A House actually encompasses a small area of Paris: it’s not a building, but generally a series of streets and associated buildings. For instance, House Silverspires, the setting of much of the novel, covers the entirety of Ile de la Cité. Each House has a formal uniform with different colours, a coat of arms (and a motto etc.), as well as a … slightly different philosophy in its dealings with others, which is mainly due to the policy pursued by the head of the House. House Silverspires’s colours are red and silver, and its motto is “Look to the risen sun” (yeah, House founder Morningstar wrote the motto. You can rely on him not to be subtle in the least).
Just a quick heads-up that I put chapter one of my upcoming Gollancz/Roc release The House of Shattered Wings online for your reading pleasure 🙂
It is almost pleasant, at first, to be Falling.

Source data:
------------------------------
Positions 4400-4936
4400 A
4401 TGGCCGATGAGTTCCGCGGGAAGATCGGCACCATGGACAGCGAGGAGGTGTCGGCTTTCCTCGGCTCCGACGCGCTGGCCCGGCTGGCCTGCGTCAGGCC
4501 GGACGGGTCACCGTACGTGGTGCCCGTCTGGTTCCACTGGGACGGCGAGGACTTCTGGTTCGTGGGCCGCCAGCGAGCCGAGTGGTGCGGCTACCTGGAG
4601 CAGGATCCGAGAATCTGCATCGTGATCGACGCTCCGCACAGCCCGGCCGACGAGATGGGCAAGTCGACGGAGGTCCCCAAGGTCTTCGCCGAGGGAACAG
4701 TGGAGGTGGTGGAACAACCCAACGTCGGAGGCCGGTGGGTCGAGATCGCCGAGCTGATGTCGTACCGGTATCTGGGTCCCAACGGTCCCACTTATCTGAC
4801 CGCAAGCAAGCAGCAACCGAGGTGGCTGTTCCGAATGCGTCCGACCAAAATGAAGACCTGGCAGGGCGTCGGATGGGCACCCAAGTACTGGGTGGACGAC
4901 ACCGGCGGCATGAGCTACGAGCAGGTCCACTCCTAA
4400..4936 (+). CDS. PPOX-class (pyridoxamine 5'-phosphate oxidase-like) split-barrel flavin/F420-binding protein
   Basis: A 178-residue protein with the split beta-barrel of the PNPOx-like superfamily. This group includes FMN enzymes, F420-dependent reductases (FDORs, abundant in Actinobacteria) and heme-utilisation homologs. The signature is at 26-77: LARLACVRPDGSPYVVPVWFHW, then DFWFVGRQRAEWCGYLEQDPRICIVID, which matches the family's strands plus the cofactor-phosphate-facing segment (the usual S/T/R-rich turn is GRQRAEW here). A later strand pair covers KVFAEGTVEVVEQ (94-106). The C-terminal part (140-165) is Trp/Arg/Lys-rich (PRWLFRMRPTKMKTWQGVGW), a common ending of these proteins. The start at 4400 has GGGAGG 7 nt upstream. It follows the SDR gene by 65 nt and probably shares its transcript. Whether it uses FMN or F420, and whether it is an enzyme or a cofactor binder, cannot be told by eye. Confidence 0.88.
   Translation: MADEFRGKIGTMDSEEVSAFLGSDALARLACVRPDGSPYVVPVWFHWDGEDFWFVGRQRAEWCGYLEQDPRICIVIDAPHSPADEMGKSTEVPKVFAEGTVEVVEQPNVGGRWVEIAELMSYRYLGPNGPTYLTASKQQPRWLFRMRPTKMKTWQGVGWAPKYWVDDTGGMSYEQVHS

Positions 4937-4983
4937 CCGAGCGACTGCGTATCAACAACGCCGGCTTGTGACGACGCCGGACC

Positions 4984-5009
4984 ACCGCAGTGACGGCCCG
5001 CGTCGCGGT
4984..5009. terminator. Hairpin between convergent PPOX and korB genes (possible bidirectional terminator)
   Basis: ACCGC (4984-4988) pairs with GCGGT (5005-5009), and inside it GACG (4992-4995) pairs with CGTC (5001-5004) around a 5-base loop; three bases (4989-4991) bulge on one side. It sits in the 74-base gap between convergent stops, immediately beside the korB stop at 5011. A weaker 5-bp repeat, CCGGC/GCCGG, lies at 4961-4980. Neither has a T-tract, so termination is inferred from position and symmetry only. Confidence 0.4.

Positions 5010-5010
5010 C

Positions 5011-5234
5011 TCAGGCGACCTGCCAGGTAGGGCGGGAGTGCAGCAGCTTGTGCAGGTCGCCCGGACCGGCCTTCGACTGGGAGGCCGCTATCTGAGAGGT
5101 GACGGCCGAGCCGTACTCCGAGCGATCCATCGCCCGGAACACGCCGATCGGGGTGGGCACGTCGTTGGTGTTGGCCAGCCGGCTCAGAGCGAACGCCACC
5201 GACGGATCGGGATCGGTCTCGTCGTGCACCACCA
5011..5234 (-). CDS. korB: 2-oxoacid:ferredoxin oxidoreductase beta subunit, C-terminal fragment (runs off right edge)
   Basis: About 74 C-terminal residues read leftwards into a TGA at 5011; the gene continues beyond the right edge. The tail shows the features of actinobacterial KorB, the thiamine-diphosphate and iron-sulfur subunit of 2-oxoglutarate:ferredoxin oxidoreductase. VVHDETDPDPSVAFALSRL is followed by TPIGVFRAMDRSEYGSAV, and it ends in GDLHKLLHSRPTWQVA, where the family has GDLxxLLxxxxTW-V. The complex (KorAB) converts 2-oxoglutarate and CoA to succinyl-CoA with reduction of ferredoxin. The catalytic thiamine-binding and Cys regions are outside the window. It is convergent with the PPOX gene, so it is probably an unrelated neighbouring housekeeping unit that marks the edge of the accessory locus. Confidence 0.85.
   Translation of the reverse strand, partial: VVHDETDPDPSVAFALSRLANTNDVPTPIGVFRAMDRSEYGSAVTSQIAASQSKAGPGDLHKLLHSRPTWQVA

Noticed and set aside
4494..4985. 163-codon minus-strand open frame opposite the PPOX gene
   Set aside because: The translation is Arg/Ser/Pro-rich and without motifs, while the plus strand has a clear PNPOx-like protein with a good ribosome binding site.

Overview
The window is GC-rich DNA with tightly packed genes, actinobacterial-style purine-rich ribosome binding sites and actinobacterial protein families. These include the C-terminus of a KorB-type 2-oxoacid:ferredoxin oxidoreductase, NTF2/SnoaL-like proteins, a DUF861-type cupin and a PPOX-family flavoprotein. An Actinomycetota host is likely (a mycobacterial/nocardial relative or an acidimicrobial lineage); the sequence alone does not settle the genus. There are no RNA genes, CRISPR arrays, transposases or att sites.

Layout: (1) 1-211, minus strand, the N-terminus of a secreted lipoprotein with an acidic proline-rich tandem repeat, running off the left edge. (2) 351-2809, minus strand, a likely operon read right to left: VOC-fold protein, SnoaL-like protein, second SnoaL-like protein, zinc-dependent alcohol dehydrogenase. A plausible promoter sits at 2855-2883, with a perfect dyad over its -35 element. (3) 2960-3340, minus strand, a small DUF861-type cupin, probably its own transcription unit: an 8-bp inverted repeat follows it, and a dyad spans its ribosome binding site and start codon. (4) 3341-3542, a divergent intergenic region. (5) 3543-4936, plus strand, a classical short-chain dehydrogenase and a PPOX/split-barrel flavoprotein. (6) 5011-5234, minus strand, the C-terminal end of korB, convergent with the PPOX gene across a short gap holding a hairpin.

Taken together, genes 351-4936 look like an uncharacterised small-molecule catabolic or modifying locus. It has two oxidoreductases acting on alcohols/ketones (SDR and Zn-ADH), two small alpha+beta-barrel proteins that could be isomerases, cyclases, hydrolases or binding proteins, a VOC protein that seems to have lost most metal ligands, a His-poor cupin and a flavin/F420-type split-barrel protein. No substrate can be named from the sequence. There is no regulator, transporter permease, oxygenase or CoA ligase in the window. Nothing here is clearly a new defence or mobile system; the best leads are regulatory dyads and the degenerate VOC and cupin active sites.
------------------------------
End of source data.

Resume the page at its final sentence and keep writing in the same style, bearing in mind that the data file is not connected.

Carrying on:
The harsh, unwavering light of the City recedes, leaving you in shadow, leaving only memories of relief, of a blessed coolness seizing your limbs. Nothing has turned yet into longing, into bitterness, into the cold that will never cease, not even in the heat of summer.
Welcome back to Shattered Wings Thursdays: your weekly picture and teaser text about The House of Shattered Wings, excerpted from the Pinterest board I’m running for the novel. We are now 55 days away from the release of the Roc edition (and just a teensy bit more away from the Gollancz edition).
Here’s today’s picture:
Aka, pretty close to my mental image of Lucifer Morningstar, pre-Fall…
One of the key differentiators in The House of Shattered Wings is the presence of Fallen angels. Fallen are immortal, ageless, and sterile: they have no memory of anything before their Fall. When they Fall, they lose their wings and manifest as human; and for a brief moment until their innate magic heals them, they are at their most vulnerable: amnesiac and wounded and struggling to understand what they are doing in the mortal world. Needless to say, in a world where Paris is a devastated city where everyone struggles to survive, this makes newly Fallen particularly sought after–and generally not to give them hugs or flowers…